Round 1 opens on today and closes 9 December 2016. Further rounds will open in March and June 2017.

Contact us now for more information. Email:

See our Facebook Page for more

Melbourne Cup Day Lunch

the-alliance-team matt-umair-chris kim-fran-mark-alana-bailey-financial jon-cameron fiona-young-bailey-financial-kim-davis cameron-matt-umairThe Alliance Team enjoyed a great Melbourne Cup Day lunch.  We hope you backed a winner.





Are Your Employees Impacted by Tax Cuts?


Yesterday, 20th October 2016, new tax laws received Royal Assent resulting in a change to the individual tax rates. The 32.5% tax threshold has now been increased from $37,001 – $80,000 to $37,001 – $87,000. The changes will impact individuals earning over $80,000 and will take effect from 1 July 2016. Whilst the new rates apply from 1 July 2016, employers are required to adopt the new tax tables for payments made from 1 October 2016. Employers do not need to make any other adjustments or refunds. The ATO will refund any over-payment of tax when your employees (and payees) lodge their 2016-17 income tax return.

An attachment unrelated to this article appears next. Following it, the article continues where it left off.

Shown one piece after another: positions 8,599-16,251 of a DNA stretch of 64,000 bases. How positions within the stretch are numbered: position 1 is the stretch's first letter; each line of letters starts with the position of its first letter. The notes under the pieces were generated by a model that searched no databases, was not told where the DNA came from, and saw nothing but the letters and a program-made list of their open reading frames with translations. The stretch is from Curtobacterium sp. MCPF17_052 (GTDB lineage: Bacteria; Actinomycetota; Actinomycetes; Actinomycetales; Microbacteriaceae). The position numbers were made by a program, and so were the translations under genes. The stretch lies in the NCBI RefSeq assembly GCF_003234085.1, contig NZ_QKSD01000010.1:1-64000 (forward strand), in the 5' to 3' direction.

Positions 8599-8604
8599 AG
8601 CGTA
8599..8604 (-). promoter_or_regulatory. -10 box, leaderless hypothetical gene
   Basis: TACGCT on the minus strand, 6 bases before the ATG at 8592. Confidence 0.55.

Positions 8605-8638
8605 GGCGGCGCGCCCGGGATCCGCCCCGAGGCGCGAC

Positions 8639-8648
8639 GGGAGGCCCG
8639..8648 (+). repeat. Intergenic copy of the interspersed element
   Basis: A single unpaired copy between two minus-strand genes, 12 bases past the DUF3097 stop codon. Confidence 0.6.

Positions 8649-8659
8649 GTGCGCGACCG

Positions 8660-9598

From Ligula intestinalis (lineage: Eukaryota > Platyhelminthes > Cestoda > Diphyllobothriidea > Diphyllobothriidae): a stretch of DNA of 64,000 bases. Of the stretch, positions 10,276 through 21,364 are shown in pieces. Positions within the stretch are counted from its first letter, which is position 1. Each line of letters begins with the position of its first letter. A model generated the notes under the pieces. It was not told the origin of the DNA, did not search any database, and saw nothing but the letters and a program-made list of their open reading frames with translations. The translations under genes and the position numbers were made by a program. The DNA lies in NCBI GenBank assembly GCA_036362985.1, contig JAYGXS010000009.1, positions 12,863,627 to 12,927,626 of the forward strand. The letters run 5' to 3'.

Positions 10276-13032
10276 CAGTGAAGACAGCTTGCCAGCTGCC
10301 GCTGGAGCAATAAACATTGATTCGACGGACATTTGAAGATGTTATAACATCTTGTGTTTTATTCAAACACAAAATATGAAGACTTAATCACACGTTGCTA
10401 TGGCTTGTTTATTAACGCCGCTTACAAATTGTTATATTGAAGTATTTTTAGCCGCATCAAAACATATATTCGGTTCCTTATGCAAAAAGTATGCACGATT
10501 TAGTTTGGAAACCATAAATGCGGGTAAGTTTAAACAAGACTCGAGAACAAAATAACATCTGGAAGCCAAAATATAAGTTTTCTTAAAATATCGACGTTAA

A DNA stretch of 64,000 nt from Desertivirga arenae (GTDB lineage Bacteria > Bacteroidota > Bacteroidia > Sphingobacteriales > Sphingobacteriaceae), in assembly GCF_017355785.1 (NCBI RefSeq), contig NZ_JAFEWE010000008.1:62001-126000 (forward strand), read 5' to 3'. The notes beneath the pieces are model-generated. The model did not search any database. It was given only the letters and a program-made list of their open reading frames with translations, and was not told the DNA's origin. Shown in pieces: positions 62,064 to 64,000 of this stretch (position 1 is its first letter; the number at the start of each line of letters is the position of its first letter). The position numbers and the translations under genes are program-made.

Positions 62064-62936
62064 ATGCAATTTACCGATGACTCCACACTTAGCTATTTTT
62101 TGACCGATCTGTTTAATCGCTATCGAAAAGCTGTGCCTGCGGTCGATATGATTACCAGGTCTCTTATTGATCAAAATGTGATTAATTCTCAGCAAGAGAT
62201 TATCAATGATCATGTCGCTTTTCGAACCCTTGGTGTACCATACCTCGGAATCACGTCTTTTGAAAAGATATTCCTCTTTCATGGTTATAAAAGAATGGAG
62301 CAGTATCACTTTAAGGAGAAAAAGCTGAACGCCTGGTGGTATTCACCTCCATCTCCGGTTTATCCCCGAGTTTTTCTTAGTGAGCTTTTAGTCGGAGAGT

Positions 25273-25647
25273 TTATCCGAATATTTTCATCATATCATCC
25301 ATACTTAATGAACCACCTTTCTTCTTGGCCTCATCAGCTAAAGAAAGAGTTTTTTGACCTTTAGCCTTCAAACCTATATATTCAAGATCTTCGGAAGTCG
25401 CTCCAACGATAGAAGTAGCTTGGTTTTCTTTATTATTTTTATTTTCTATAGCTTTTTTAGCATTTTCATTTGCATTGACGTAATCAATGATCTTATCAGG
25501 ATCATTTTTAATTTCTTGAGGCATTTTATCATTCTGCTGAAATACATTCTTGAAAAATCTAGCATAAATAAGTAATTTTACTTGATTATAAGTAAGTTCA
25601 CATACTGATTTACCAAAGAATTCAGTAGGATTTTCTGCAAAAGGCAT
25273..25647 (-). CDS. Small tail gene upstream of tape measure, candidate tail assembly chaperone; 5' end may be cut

Below is the updated individual tax rates that apply to Australian resident individuals, from 1 July 2016:

Taxable Income Tax on this Income
0 – $18,200 Nil
$18,201 – $37,000 19c for each $1 over $18,200
$37,001 – $87,000 $3,572 plus 32.5c for each $1 over $37,000
$87,001 – $180,000 $19,822 plus 37c for each $1 over $87,000
$180,001 and over $54,232 plus 45c for each $1 over $180,000

The above rates do not include the:

  • Medicare levy of 2%
  • Temporary Budget Repair Levy; this levy is payable at a rate of 2% for taxable incomes over $180,000.

Be aware, the new threshold will also apply to foreign residents.

Remember, our team are here to help you. If you need assistance with applying the new tax rates simply contact us and we’ll get you on the right track.